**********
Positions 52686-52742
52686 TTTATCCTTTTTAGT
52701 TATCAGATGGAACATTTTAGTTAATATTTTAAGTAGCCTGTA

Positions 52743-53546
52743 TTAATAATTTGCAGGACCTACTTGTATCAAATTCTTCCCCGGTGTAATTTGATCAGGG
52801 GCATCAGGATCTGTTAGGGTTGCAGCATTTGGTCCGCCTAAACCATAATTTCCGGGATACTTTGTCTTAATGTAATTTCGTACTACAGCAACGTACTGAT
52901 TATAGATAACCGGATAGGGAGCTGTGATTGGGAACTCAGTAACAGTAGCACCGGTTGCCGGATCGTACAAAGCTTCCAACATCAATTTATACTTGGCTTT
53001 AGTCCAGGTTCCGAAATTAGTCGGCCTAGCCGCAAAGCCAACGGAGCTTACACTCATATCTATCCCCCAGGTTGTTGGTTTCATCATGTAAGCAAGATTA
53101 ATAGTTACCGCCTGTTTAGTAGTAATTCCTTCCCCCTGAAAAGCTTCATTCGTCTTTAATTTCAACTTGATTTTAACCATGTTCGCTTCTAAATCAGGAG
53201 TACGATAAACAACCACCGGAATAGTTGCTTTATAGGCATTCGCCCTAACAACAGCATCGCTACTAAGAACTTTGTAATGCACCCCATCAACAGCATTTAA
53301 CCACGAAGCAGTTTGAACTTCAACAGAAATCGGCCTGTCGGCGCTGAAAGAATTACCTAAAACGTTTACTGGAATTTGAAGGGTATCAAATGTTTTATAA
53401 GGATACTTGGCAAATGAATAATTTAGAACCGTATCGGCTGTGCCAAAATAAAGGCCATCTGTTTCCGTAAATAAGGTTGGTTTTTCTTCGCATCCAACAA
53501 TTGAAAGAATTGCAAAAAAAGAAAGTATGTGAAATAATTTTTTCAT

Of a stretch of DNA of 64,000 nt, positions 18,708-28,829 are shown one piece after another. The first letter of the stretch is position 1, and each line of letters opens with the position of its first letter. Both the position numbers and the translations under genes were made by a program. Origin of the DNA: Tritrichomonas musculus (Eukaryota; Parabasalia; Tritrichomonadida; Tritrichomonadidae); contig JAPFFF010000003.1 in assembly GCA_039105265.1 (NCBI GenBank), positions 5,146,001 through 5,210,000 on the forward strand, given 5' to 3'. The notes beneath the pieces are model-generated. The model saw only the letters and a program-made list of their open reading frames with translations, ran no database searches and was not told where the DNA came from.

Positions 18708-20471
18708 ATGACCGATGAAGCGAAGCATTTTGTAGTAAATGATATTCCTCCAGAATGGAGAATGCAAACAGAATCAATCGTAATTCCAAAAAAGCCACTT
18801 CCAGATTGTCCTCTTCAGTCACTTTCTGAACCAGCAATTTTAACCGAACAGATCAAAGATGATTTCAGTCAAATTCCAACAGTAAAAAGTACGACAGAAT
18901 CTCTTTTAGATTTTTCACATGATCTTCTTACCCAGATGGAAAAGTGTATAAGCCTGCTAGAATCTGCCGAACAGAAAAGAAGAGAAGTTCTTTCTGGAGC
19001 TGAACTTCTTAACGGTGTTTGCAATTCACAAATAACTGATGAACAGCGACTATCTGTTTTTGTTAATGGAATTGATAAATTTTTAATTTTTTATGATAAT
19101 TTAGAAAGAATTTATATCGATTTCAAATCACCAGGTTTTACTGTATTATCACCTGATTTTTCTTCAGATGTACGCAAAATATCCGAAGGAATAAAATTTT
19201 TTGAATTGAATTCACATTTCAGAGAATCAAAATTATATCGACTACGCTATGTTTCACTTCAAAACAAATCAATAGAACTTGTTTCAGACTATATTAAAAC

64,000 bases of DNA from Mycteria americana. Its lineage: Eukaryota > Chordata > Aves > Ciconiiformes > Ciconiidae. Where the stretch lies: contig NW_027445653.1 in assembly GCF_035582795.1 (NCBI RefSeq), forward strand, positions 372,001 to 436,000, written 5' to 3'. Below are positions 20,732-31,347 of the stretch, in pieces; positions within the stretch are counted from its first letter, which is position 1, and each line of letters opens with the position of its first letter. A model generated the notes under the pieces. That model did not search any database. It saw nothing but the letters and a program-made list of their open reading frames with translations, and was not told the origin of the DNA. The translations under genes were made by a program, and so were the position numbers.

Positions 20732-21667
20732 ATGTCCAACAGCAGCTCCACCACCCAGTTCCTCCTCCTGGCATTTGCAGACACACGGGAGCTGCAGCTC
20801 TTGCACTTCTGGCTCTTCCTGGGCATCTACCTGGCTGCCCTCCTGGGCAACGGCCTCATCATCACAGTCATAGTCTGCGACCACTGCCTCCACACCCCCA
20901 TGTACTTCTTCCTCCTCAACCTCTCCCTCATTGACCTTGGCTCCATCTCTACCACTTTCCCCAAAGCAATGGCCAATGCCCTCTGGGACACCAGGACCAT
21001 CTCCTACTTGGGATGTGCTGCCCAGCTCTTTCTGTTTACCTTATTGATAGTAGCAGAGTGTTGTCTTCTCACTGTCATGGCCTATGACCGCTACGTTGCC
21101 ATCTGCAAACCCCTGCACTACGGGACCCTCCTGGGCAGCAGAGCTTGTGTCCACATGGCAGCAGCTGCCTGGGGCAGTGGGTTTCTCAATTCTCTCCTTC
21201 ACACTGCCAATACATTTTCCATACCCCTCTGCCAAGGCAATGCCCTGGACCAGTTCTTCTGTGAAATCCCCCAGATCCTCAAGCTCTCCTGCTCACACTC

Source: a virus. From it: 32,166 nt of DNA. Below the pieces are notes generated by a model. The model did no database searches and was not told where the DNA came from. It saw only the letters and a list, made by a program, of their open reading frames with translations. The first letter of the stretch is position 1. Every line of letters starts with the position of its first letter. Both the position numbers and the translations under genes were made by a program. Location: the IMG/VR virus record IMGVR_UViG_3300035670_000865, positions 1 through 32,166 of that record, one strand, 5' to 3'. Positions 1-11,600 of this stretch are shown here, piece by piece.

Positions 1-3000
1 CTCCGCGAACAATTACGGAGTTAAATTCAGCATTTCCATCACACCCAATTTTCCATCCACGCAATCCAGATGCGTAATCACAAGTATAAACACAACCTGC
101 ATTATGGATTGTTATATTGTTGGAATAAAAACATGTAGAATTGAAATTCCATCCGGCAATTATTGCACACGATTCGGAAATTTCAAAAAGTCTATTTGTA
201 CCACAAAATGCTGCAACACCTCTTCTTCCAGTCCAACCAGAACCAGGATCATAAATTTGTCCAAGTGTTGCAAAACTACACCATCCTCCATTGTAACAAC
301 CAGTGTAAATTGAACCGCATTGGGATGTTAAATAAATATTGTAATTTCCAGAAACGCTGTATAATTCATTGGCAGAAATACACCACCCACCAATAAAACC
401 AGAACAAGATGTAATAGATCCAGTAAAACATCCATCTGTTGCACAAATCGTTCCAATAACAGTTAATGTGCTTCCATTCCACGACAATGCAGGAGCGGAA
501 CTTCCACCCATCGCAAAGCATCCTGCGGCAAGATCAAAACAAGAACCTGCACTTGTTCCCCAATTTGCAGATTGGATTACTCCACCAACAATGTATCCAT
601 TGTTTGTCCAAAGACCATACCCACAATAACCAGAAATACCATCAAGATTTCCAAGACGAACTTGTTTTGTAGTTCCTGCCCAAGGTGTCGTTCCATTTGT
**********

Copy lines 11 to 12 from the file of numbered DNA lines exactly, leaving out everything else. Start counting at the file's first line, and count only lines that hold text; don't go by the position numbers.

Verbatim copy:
53301 CCACGAAGCAGTTTGAACTTCAACAGAAATCGGCCTGTCGGCGCTGAAAGAATTACCTAAAACGTTTACTGGAATTTGAAGGGTATCAAATGTTTTATAA
53401 GGATACTTGGCAAATGAATAATTTAGAACCGTATCGGCTGTGCCAAAATAAAGGCCATCTGTTTCCGTAAATAAGGTTGGTTTTTCTTCGCATCCAACAA